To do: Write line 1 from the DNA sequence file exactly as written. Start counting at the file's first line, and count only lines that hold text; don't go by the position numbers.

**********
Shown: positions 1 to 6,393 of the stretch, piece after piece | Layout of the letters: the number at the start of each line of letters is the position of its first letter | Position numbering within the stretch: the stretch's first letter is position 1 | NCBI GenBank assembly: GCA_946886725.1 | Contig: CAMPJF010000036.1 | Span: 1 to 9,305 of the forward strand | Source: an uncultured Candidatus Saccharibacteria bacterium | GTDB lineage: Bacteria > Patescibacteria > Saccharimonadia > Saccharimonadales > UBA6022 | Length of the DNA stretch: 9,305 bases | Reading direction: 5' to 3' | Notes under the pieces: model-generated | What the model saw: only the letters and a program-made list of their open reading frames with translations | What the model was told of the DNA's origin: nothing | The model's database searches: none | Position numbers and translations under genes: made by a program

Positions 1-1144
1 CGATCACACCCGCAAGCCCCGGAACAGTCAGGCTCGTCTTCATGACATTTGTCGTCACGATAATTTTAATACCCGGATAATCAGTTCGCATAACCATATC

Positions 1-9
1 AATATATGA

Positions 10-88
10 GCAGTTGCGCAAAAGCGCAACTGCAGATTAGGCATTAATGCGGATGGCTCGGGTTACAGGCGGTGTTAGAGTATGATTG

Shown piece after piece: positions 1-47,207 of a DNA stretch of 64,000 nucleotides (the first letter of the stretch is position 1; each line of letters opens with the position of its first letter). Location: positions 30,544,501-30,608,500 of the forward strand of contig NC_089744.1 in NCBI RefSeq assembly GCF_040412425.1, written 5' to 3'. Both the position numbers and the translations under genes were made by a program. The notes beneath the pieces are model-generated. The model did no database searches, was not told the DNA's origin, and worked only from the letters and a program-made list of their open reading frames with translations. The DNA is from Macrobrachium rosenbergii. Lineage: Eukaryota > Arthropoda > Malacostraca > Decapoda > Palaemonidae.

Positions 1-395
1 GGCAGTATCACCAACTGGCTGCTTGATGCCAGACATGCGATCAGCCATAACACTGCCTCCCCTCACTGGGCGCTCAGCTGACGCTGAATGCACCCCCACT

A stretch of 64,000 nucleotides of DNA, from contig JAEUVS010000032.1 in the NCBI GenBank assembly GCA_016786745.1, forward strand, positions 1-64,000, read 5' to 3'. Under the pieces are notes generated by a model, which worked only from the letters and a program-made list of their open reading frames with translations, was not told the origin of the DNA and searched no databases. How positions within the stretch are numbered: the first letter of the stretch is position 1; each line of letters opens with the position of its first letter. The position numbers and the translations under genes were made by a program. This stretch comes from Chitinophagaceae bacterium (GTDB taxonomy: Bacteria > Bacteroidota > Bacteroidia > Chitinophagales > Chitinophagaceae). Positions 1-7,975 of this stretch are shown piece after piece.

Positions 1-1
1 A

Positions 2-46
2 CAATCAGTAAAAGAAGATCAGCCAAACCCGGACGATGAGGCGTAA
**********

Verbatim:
Shown: positions 1 to 6,393 of the stretch, piece after piece | Layout of the letters: the number at the start of each line of letters is the position of its first letter | Position numbering within the stretch: the stretch's first letter is position 1 | NCBI GenBank assembly: GCA_946886725.1 | Contig: CAMPJF010000036.1 | Span: 1 to 9,305 of the forward strand | Source: an uncultured Candidatus Saccharibacteria bacterium | GTDB lineage: Bacteria > Patescibacteria > Saccharimonadia > Saccharimonadales > UBA6022 | Length of the DNA stretch: 9,305 bases | Reading direction: 5' to 3' | Notes under the pieces: model-generated | What the model saw: only the letters and a program-made list of their open reading frames with translations | What the model was told of the DNA's origin: nothing | The model's database searches: none | Position numbers and translations under genes: made by a program